News Release - Issued by the National Railway Museum
From spotlight to sidelines, Flying Scotsman’s career has been anything but a smooth ride. As the National Railway Museum gears up for the iconic locomotive’s highly anticipated return to steam after a painstaking £4.2m restoration, it is putting the finishing touches to its special Gallery exhibition, Starring Scotsman, exploring the tumultuous journey of the ultimate star of the tracks.
Glamorous modernist icon, film star, world record breaker.
Designed by renowned steam locomotive engineer Sir Nigel Gresley and built at Doncaster Works in 1923, Flying Scotsman was the flagship locomotive of the new London & North Eastern Railway (LNER). The LNER ensured instant celebrity status for the new star of their fleet by naming it after the renowned express train service between London and Edinburgh, and debuting it at the British Empire Exhibition in Wembley in 1924 (and again in 1925). Seen by millions in its eye-catching apple green livery, it was heralded as a symbol of modernity in the brave new world emerging from the shadow of the First World War.
Like any successful celebrity, Flying Scotsman’s career and image continued to be carefully managed by the PR-savvy LNER Advertising Department to ensure its fame endured. Through a series of promotional stunts and public appearances, the LNER publicity machine created an aura of glamour, speed and modernity around the ‘Flying Scotsman’ brand that perfectly encapsulated the zeitgeist of the roaring twenties and transformed the locomotive into a media darling.
The ‘Flying Scotsman’ brand maintained its enviable position at the forefront of the public consciousness thanks to a string of record-breaking feats performed by the locomotive star, including hauling the first non-stop service between London and Edinburgh in 1928, a starring role in the first British talkie movie (aptly called The Flying Scotsman) in 1929, and becoming the first locomotive to achieve an authenticated 100mph run in 1934.
Wartime workhorse, scrapyard survivor.
With the advent of the Second World War, the steam star was transformed into a wartime workhorse. The loco’s previously iconic number 4472 became 103, and like the rest of the LNER fleet, it hauled heavier loads, was maintained less regularly, and was painted in Wartime Black to avoid being targeted by the enemy.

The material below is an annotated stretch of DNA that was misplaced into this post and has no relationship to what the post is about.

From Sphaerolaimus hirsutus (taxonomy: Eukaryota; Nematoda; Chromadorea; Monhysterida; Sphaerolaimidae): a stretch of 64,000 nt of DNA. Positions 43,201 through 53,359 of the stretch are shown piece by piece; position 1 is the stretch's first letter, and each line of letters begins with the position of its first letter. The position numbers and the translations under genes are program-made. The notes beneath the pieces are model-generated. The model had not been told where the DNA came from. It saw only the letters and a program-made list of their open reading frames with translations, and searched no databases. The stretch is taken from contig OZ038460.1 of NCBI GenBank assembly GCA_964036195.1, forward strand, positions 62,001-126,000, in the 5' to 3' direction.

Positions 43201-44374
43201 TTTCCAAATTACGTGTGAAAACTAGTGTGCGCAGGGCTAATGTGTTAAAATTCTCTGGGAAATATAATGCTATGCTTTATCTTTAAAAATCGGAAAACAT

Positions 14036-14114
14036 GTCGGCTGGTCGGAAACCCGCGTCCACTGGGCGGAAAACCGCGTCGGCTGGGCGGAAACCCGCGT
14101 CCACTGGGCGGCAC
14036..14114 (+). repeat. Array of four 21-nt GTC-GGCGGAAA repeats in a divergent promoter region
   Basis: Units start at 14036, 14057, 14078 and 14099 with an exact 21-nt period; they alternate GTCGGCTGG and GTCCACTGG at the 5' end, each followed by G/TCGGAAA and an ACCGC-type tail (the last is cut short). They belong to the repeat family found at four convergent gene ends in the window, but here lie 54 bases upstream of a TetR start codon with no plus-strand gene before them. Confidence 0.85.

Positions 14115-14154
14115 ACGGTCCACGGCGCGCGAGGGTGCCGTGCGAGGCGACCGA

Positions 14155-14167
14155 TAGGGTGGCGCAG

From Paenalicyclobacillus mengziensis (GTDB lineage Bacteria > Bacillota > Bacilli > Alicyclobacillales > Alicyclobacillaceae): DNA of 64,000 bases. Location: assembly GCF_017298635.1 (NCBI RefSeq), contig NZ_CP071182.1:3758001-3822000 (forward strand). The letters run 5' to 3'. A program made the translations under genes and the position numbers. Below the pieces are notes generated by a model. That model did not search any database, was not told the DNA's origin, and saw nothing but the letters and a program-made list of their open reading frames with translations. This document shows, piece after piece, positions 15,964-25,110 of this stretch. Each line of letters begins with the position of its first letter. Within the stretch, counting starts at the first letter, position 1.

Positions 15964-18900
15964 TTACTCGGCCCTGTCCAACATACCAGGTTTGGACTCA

After the war, the fame and favour bestowed on the once-beloved locomotive declined. It was no longer an aspirational symbol of the modern age, but an outdated relic of a bygone era. In 1962 the LNER celebrated the centenary of the Flying Scotsman service by displaying a Deltic at King’s Cross station, the fastest and most powerful of the new diesel locomotives, and sent its former pride and joy away from the celebrations to avoid sending an outdated message to the public. With Flying Scotsman no longer needed to promote its namesake service, it faced the scrapyard along with many other steam locomotives once BR unveiled its modernisation plan sweeping steam away.
Comeback kid, sixties globetrotter
One witness to Flying Scotsman’s exile from the centenary celebrations at King’s Cross was Alan Pegler, a British businessman, entrepreneur and railway preservationist, who wrote that he “felt very sorry for 60103”. Indeed, Pegler felt such sympathy for the beleaguered loco that he engineered a last minute reprieve that once again brought it back to the public’s attention. Pegler bought Flying Scotsman outright in 1963, and then had it restored to its former apple green glory at Doncaster Works. Huge public interest and publicity surrounded the restoration process. Renumbered 4472, Flying Scotsman became the comeback kid of steam, a symbol of the 1960s railway preservation movement inspired by nostalgia for Britain’s railway past.
True to form, the locomotive legend exited the swinging sixties in style, setting off on a tumultuous three-year tour of the United States accompanied by a train including an English pub carriage, a Pipe Band Major, a Winston Churchill impersonator (a relative of the man himself), a bus and a group of tartan mini-skirted models.